FREE ONLINE TODAY Friday Dec 14 2pm ET tlt.gs/frlv Alice Brown discusses how to tell when a college is heading for trouble, what some colleges have done to successfully avoid going over the edge, and when it is too late.
The fiscal edge? [not to be confused with the "fiscal cliff"- I hope most of our colleges and universities will deal more constructively and mutually respectfully than our federal government with these financial crises]
Is your college on the edge, near the edge, or over the edge? What are the symptoms? What conditions make "muddling through" no longer viable?
What can you do? What can anyone do? Who cares? What is better than deserting a [possibly] sinking ship? What kinds of leaders can make a [positive!] difference?
Are MOOCs the solution or the enemy? Will the growing competition among providers of online higher education allow your college to add enough fee-paying online students to get through the next couple of years financially intact? [Getting less likely every day!] If so, is that a sustainable long-term strategy? Is it a desirable long-term strategy? What will your college become? What will faculty become? etc.
In what ways are these issues the same [or different] for
A. Small, residential undergraduate colleges
B. Public commuter colleges
C. Large universities
If your institution currently offers courses that are mostly face-to-face, especially if most students are residential, what will happen when fully online courses become a greater part of your institution's overall undergraduate program? Especially, if those courses provide a growing portion of the institution's net financial support? Under these circumstances, it is likely that faculty will separate into two groups:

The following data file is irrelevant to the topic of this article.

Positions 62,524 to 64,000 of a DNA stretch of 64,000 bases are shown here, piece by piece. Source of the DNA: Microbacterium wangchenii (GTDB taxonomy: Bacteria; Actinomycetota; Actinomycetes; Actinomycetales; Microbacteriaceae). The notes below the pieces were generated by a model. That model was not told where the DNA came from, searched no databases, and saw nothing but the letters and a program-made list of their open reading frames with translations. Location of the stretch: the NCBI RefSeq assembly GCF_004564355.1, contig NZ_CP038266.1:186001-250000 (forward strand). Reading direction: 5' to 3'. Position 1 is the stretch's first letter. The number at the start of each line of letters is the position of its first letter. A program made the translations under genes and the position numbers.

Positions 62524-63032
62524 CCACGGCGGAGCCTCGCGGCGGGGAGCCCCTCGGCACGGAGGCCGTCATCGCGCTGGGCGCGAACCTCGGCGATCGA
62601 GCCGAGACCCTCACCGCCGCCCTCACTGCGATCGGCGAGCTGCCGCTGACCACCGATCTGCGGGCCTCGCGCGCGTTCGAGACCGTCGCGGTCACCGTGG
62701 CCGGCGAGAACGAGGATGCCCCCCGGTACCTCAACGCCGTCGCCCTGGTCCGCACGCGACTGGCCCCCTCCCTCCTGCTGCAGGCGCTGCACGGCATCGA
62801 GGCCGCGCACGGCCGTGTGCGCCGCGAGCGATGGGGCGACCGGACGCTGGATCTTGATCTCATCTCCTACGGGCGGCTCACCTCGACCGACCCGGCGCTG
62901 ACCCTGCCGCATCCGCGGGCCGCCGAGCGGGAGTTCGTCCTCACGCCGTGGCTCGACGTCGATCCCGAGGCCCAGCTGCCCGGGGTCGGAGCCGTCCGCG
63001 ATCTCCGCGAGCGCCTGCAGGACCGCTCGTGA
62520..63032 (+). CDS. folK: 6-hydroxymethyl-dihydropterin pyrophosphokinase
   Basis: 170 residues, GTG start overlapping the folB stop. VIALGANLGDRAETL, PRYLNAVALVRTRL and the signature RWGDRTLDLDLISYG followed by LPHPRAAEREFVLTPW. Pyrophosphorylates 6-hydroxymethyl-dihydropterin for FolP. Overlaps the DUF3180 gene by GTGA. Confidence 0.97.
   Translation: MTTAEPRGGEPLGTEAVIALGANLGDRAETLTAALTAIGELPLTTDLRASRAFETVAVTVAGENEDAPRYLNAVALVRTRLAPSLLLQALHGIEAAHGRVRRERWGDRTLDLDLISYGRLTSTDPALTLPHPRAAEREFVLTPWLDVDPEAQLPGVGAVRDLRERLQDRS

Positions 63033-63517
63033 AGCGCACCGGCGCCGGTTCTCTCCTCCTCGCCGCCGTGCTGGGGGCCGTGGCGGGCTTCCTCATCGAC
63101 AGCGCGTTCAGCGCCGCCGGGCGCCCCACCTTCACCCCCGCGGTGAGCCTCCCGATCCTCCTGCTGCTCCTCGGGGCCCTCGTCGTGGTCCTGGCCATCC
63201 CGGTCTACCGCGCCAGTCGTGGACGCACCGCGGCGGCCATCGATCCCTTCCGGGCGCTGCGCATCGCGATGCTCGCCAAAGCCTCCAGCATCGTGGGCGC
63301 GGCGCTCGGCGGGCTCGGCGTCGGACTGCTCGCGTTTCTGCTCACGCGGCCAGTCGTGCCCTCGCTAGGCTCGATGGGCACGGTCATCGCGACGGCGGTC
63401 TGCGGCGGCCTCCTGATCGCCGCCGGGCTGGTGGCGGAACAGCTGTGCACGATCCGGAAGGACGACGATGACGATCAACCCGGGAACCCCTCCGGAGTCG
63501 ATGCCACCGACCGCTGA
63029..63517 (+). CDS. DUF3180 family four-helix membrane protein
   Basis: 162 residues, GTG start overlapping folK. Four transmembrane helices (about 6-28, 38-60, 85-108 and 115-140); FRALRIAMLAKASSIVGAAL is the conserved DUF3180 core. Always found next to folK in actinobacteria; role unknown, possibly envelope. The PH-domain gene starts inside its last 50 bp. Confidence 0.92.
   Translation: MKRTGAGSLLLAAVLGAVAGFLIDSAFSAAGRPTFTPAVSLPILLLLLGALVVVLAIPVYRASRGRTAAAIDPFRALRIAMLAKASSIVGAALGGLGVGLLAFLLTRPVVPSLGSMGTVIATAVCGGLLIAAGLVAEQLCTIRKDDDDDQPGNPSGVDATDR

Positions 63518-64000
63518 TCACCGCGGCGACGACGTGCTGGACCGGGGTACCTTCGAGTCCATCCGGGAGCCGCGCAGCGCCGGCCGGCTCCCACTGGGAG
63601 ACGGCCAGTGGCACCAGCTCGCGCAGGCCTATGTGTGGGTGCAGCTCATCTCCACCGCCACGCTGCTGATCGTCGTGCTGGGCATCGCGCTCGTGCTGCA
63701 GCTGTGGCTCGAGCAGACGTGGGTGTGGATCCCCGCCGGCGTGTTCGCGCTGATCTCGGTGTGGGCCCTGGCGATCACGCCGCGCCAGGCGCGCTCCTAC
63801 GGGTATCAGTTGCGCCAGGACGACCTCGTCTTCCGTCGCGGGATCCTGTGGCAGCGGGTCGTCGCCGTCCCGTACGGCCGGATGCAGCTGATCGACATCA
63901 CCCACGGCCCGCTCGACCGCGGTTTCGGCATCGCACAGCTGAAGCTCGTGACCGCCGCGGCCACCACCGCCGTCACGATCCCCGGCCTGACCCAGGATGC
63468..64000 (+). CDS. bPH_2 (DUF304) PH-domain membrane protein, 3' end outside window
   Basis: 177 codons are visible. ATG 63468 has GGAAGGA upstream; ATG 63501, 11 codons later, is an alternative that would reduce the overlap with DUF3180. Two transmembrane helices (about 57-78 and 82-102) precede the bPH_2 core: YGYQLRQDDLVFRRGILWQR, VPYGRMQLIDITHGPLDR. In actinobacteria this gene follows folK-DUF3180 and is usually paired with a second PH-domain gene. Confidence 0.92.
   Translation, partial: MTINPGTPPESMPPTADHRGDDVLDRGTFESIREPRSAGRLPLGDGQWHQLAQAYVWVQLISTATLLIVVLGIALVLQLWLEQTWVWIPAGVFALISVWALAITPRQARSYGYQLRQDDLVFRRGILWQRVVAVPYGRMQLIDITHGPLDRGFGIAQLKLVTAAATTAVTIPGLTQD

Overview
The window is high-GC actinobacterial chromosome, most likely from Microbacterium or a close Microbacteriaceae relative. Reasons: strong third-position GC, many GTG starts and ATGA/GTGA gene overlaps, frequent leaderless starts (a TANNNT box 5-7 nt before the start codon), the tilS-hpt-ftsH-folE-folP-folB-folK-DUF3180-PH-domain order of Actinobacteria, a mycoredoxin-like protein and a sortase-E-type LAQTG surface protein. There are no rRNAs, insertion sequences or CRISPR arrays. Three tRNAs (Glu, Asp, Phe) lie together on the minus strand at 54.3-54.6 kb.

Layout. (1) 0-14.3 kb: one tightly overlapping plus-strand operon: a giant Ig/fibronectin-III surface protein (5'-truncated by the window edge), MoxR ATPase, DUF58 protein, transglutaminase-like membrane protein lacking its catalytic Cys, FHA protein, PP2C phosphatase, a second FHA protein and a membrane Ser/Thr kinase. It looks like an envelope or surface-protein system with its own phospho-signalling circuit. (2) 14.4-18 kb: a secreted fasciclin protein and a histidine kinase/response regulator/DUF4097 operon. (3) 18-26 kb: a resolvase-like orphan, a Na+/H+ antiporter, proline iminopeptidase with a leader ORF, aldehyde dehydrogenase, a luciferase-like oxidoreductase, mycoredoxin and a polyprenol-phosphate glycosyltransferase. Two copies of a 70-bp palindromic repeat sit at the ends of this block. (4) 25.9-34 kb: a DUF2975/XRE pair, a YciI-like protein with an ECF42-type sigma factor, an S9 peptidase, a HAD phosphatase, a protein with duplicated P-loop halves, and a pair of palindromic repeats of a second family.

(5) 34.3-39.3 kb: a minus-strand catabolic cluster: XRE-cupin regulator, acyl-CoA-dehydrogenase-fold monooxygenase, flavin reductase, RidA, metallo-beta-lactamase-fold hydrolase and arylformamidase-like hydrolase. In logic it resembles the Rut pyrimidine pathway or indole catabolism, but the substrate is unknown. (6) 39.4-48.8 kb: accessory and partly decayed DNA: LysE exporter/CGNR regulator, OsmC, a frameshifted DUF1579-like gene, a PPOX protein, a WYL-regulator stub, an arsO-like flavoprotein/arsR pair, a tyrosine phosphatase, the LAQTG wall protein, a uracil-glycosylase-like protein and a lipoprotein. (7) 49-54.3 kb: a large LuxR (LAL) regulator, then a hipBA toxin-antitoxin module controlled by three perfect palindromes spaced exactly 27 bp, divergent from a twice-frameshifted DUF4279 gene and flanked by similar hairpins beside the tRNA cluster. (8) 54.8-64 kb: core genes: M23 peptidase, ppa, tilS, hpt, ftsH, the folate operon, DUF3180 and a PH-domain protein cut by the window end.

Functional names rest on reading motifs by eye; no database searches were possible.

A. those still most affiliated with the campus-based programs and
B. those most affiliated with the online programs.
That separation can be gradual or precipitous, intended or unintended. But the result can be that the faculty and staff associated with the "new" programs accrue greater influence and reshape the culture and mission of the institution. For better or for worse.... unless???
Are you worried that you and your colleagues don't know where the edge is? Won't recognize it until you look up on your way down? Is it ever too early to worry about the edge?
Alice Brown has been working with many colleges for many years, most recently studying a dozen that have faced closing or redefining themselves. She'll share what she's learning about how to tell when a college is heading for trouble, what some colleges have done to successfully avoid going over the edge, and when it is too late. She'll discuss the kinds of sacrifices that have been made and the consequences - intended and unintended. What steps might be taken to avoid fiscal crisis but with even worse consequences?